Ignore the misleadingly soothing pianist in the lobby. One of the real pleasures at an audio show comes when the big guns bring out all of their dogs and ponies. Some may systems are stunt systems by virtue of their cost, but they’re otherwise modest and unassuming. Other exhibits are just stunts.
Sony‘s second floor partnership with Blue Coast Records was a much more subtle and comprehensive stunt. Cookie and Patrick from Blue Coast again brought their full portable rig to record live performances. We walked in just as the always-animated (and so often blurry) Cookie was enthusiastically describing her methods of mixing DSD and analog recording techniques to an audience.
Sony’s John Bolin, meanwhile, gave us a tour of the perfectionist construction used in Sony’s SS-AR1 loudspeaker ($27,000) and a gawk at the insides of one of ten you-can’t-have-one amps that Pass Labs has built from Sony’s supply of NOS VFETs.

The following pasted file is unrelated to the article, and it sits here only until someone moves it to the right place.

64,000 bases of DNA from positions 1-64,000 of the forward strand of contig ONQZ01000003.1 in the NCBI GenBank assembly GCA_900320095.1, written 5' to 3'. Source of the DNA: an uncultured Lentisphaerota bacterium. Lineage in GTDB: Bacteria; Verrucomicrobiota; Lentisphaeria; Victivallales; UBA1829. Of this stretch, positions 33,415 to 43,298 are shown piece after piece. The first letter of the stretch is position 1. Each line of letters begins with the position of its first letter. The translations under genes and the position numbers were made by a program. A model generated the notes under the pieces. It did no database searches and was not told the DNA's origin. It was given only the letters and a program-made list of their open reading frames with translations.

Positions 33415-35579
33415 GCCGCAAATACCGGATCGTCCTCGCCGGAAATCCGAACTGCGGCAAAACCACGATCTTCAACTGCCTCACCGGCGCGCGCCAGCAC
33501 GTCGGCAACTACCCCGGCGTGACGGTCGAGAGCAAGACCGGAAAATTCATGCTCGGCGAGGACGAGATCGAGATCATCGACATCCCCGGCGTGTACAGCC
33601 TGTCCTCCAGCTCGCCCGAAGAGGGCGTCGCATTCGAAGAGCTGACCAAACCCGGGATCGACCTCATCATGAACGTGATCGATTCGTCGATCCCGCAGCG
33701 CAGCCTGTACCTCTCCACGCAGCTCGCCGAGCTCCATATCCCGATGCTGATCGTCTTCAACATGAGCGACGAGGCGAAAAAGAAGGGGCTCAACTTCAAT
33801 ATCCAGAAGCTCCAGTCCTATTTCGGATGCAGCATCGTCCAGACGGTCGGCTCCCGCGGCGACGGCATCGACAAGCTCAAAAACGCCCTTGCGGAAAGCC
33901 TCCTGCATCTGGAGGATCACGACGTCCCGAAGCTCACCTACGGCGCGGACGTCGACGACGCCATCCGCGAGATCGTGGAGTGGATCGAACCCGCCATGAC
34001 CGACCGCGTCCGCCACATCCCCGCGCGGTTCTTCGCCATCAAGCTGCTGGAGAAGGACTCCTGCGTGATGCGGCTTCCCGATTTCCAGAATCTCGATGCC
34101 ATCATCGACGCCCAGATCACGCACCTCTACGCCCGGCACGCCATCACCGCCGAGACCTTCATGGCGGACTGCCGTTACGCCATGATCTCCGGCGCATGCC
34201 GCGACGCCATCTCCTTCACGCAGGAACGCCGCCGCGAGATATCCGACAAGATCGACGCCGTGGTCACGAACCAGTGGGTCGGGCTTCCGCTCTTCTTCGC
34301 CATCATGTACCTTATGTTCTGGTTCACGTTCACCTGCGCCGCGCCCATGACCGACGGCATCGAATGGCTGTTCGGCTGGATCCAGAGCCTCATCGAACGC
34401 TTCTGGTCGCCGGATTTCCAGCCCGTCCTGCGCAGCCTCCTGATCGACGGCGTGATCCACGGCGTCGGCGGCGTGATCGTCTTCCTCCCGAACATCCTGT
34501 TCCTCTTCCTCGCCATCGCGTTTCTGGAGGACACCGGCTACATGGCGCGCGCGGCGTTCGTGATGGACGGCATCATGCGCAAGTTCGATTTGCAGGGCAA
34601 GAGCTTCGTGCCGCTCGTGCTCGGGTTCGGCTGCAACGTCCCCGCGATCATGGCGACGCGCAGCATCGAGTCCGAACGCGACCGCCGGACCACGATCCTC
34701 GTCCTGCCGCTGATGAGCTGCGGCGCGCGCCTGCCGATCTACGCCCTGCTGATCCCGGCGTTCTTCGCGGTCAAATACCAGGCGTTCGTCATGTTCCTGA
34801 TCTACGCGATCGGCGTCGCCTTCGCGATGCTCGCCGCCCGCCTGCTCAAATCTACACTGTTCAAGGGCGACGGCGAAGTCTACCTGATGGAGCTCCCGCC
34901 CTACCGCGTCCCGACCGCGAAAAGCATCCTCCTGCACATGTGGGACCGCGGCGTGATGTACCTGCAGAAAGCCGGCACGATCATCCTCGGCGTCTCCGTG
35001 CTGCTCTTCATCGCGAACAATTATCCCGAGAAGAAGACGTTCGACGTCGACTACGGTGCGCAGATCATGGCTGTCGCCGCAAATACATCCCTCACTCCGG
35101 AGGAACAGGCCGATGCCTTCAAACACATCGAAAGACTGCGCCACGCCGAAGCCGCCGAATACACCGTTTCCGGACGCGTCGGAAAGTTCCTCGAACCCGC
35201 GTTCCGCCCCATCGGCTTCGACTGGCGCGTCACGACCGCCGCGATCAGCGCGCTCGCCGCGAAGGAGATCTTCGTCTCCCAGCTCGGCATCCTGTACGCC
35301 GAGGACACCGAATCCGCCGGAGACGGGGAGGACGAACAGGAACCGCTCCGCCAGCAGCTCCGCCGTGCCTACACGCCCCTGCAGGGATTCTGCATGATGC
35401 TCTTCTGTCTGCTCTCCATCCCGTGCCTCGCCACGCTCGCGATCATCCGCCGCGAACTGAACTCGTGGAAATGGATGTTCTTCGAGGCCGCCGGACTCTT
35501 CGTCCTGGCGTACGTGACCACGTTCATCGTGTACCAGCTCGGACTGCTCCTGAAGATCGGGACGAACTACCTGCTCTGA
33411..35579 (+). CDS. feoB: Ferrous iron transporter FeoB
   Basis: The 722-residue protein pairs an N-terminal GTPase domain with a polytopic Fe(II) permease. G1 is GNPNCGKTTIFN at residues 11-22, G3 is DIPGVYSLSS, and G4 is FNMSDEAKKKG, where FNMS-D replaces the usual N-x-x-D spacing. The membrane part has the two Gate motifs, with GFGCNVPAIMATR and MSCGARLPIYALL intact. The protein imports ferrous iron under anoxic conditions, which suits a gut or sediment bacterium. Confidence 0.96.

Paraphrased from Stereophile: The transistors, Sony Vertical Field Effect Transistors or VFETs were developed in 1972 to mimic the transfer function of a 300B triode tube. Sony and Yamaha both made amplifiers using this unique device, but discontinued them in the early 1980s when lower-priced power MOSFETs became available soon after. Nelson Pass many years later uncovered a stash in Singapore and bought all of them, enough to make the single pair of “Sony VFET Amplifier 40 Year Commemorative Edition” amplifiers at CES. This uses 24 pairs of VFETs as complementary followers and front-end/driver circuitry based on a Pass Labs’ XP topology.
A second trip allowed us to hear some of Cookie’s DSD served from Sony’s own HAP-Z1ES ($2000) through a Pass XP-20 preamp ($8,600), a pair of those VFET monsters, and a pair of the SS-AR1. Sweet, powerful, and detailed covers just about everything. Between the gear lust, the attention to detail, and the constant exuberance, Sony reminded everyone who walked into this room just why we love this stuff.